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Disabilities

Worker's Inability to Speak English Appropriately Considered in Disability Ruling: Court

November 21, 2012
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The case of Merivic Inc. and Zurich North America v. Enrique Gutierrez involved a workers' comp claimant who had a ninth-grade education and a 'limited working knowledge' of English despite having lived in the United States for 34 years, according to the opinion.
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If You Put Up With Bullies in Your Workplace, Stop (Before Someone Else Makes You)

November 19, 2012
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The reality is that if your company does not take this issue seriously, state legislators will and you won't like the results.
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Must an Employer Accommodate an Employee for a Family Member's Disability?

November 13, 2012
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I cannot overstate enough how fine a line it is between lawfully terminating an employee because of the need to take time off to care for an ill relative and unlawfully terminating an employee because of a relative's disability.
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Silence Can Be Golden When Dealing With Employee Medical Issues

November 6, 2012
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One inopportune slip of the tongue about an employee's medical condition (or perceived medical condition) could convert a defensible disability discrimination claim into a knock-down, drag-out fight culminating in a risky jury trial.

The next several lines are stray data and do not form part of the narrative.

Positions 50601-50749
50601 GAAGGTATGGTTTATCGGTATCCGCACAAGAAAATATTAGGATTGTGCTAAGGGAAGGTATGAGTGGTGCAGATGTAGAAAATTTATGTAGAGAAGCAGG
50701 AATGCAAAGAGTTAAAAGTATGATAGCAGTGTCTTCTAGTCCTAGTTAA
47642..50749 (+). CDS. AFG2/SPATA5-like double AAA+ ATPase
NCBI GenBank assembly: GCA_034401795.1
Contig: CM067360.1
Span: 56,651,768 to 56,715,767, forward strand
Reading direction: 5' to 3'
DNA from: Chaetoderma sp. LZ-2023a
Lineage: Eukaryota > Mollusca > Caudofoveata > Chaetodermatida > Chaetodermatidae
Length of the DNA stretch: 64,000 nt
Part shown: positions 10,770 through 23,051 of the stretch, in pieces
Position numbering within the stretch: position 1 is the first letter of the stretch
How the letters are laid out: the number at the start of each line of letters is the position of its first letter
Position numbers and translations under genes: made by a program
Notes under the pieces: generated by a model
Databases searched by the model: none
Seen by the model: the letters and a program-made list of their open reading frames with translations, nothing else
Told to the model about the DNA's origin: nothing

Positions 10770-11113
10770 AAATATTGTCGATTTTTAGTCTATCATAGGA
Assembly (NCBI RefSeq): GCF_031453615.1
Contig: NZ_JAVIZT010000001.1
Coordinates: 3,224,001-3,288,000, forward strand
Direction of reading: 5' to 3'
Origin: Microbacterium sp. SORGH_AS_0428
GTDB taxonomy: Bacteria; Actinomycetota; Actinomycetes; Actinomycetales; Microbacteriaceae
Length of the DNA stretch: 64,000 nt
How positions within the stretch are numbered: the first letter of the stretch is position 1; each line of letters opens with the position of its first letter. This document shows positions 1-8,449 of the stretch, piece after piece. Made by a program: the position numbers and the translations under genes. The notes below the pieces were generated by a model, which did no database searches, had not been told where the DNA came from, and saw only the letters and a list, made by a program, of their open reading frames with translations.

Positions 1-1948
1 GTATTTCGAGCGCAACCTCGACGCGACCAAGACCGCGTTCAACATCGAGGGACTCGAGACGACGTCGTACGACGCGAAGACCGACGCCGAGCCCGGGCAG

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Ministerial Exception Applied to Music Director with No Religious Training

October 29, 2012
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According to the ruling, Philip Cannata, who became music director at St. John Neumann Catholic Church in Austin, Texas, in 1998, had no liturgical responsibilities because he “lacked the requisite education, training and experience.”
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EEOC Opines on Domestic Violence, Sexual Assault, or Stalking as Title VII and ADA Violations

October 25, 2012
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While Title VII and the Americans with Disabilities Act do not expressly protect victims from discrimination, they do protect against employers' use of stereotypes rooted in protected classes (e.g., sex or mental illness) to treat these employees differently.
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More on Telecommuting as a Reasonable Accommodation

October 23, 2012
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While telecommuting as a reasonable accommodation remains the exception, the line that separates exception from rule is shifting as technology makes telecommuting more feasible.
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EEOC Settles with Mining Firm Over ADA Violations

October 23, 2012
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The Equal Employment Opportunity Commission said Rocky Davis, who has profound hearing loss, had asked Birmingham, Alabama-based Jim Walter Resources, a unit of Walter Energy Inc., to accommodate him and assign him to another location, but the firm failed to honor his request.
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Ethnic Disparities Found in Compensation for Injured Construction Workers

October 16, 2012
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The study of 1,039 cases does not explain the reason for the disparity, although the researchers said bias or prejudice are a possibility, as are differences in knowledge about how the compensation system works.
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Fast-Food Franchisee Settles ADA Charges Brought by EEOC

October 11, 2012
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In the suit filed in April against Waco, Texas-based CTW L.L.C., which does business as Wendy's, the EEOC alleged that the company violated the Americans with Disabilities Act of 1990 by denying job applicant Michael Harrison employment at its Wendy's franchise in Killeen, Texas, after learning of his hearing impairment, the EEOC said Oct. 10 in a statement.
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